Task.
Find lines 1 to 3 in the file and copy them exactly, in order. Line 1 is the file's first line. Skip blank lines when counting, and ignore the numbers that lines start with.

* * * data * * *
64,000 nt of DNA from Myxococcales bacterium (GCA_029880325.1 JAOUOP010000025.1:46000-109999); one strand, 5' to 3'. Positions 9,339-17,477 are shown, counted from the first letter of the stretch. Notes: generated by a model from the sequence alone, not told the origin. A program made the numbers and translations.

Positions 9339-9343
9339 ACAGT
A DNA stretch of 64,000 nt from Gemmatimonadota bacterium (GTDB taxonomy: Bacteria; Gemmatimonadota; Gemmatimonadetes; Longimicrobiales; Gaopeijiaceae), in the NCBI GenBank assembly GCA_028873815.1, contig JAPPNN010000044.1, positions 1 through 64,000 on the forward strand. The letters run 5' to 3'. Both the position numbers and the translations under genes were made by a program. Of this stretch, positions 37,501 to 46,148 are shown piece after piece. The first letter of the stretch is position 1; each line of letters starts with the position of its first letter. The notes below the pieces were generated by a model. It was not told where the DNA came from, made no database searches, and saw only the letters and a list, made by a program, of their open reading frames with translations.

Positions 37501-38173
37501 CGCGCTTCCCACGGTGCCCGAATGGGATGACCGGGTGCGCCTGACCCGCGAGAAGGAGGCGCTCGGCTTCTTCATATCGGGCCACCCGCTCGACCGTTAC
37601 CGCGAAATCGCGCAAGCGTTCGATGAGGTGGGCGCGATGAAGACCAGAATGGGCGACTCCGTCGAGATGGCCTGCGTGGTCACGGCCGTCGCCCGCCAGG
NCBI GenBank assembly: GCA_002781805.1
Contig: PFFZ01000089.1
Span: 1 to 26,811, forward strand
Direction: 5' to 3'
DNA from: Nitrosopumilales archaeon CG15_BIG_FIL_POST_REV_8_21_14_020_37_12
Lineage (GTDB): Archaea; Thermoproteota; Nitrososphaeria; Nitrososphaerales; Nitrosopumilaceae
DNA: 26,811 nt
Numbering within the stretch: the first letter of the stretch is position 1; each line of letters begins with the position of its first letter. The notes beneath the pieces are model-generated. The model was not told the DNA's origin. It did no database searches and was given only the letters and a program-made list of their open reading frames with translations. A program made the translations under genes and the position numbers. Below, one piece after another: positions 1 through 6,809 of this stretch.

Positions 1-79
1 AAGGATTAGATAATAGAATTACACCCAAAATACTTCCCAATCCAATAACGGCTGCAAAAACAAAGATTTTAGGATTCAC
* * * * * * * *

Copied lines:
64,000 nt of DNA from Myxococcales bacterium (GCA_029880325.1 JAOUOP010000025.1:46000-109999); one strand, 5' to 3'. Positions 9,339-17,477 are shown, counted from the first letter of the stretch. Notes: generated by a model from the sequence alone, not told the origin. A program made the numbers and translations.

Positions 9339-9343
9339 ACAGT